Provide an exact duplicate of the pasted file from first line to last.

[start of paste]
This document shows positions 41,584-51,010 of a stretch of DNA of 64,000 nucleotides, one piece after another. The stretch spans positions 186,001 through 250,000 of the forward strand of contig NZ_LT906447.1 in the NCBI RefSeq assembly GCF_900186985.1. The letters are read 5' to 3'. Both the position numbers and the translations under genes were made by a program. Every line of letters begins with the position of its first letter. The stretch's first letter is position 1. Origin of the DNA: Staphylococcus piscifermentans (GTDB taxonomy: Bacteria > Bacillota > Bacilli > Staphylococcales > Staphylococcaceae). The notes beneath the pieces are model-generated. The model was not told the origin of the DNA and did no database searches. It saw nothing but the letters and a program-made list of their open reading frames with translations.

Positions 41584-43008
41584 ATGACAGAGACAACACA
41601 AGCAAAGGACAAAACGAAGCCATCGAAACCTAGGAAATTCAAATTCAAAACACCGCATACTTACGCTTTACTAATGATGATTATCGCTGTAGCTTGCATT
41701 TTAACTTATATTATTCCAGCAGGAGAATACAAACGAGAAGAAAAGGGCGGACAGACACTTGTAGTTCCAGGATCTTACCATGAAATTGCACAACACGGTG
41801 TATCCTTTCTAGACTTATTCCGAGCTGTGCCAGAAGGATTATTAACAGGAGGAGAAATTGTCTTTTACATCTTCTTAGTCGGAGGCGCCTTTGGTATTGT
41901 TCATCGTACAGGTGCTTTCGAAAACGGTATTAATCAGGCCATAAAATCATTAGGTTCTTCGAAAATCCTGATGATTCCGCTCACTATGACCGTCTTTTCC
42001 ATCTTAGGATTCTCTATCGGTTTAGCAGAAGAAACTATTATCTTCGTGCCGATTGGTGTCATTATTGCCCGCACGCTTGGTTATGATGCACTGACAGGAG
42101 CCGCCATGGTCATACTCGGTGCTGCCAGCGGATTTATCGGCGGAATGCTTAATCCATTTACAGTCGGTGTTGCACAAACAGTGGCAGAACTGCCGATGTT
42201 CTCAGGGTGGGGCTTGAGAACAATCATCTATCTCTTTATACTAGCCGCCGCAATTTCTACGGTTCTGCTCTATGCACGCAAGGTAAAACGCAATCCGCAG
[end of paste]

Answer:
This document shows positions 41,584-51,010 of a stretch of DNA of 64,000 nucleotides, one piece after another. The stretch spans positions 186,001 through 250,000 of the forward strand of contig NZ_LT906447.1 in the NCBI RefSeq assembly GCF_900186985.1. The letters are read 5' to 3'. Both the position numbers and the translations under genes were made by a program. Every line of letters begins with the position of its first letter. The stretch's first letter is position 1. Origin of the DNA: Staphylococcus piscifermentans (GTDB taxonomy: Bacteria > Bacillota > Bacilli > Staphylococcales > Staphylococcaceae). The notes beneath the pieces are model-generated. The model was not told the origin of the DNA and did no database searches. It saw nothing but the letters and a program-made list of their open reading frames with translations.

Positions 41584-43008
41584 ATGACAGAGACAACACA
41601 AGCAAAGGACAAAACGAAGCCATCGAAACCTAGGAAATTCAAATTCAAAACACCGCATACTTACGCTTTACTAATGATGATTATCGCTGTAGCTTGCATT
41701 TTAACTTATATTATTCCAGCAGGAGAATACAAACGAGAAGAAAAGGGCGGACAGACACTTGTAGTTCCAGGATCTTACCATGAAATTGCACAACACGGTG
41801 TATCCTTTCTAGACTTATTCCGAGCTGTGCCAGAAGGATTATTAACAGGAGGAGAAATTGTCTTTTACATCTTCTTAGTCGGAGGCGCCTTTGGTATTGT
41901 TCATCGTACAGGTGCTTTCGAAAACGGTATTAATCAGGCCATAAAATCATTAGGTTCTTCGAAAATCCTGATGATTCCGCTCACTATGACCGTCTTTTCC
42001 ATCTTAGGATTCTCTATCGGTTTAGCAGAAGAAACTATTATCTTCGTGCCGATTGGTGTCATTATTGCCCGCACGCTTGGTTATGATGCACTGACAGGAG
42101 CCGCCATGGTCATACTCGGTGCTGCCAGCGGATTTATCGGCGGAATGCTTAATCCATTTACAGTCGGTGTTGCACAAACAGTGGCAGAACTGCCGATGTT
42201 CTCAGGGTGGGGCTTGAGAACAATCATCTATCTCTTTATACTAGCCGCCGCAATTTCTACGGTTCTGCTCTATGCACGCAAGGTAAAACGCAATCCGCAG